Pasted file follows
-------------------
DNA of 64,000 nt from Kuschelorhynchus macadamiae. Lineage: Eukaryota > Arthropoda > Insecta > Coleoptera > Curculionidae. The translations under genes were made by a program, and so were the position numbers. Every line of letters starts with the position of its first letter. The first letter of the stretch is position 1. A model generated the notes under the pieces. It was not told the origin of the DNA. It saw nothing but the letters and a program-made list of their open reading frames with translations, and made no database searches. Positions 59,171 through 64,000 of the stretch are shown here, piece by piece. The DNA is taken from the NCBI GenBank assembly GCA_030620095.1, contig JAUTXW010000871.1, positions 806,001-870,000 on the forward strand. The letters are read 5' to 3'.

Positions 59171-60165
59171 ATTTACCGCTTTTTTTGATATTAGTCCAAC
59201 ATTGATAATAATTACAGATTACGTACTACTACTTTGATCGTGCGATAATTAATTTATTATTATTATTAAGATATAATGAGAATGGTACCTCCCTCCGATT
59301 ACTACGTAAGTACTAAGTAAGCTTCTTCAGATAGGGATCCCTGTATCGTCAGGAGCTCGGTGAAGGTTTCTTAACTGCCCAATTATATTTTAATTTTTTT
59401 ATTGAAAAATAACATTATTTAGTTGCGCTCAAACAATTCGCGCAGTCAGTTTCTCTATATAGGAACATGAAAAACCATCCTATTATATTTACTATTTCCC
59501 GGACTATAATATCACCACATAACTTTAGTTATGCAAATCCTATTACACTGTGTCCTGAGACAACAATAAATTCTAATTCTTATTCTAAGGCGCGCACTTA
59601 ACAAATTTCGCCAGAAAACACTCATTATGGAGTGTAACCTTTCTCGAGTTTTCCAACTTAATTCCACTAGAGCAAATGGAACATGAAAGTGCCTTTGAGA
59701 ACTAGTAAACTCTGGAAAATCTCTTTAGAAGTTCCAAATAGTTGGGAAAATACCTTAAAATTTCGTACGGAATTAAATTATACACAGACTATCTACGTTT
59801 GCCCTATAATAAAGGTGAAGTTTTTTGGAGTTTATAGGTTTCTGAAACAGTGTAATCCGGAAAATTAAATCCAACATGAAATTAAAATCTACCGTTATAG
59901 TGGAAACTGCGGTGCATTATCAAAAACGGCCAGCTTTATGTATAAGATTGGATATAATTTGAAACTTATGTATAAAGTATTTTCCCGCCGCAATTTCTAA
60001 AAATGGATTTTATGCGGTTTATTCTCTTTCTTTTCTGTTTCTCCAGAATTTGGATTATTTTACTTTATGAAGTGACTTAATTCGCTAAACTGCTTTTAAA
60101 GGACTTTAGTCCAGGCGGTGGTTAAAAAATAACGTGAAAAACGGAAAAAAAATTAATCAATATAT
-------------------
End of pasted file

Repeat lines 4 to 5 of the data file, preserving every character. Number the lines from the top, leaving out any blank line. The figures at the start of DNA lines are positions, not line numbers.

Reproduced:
59201 ATTGATAATAATTACAGATTACGTACTACTACTTTGATCGTGCGATAATTAATTTATTATTATTATTAAGATATAATGAGAATGGTACCTCCCTCCGATT
59301 ACTACGTAAGTACTAAGTAAGCTTCTTCAGATAGGGATCCCTGTATCGTCAGGAGCTCGGTGAAGGTTTCTTAACTGCCCAATTATATTTTAATTTTTTT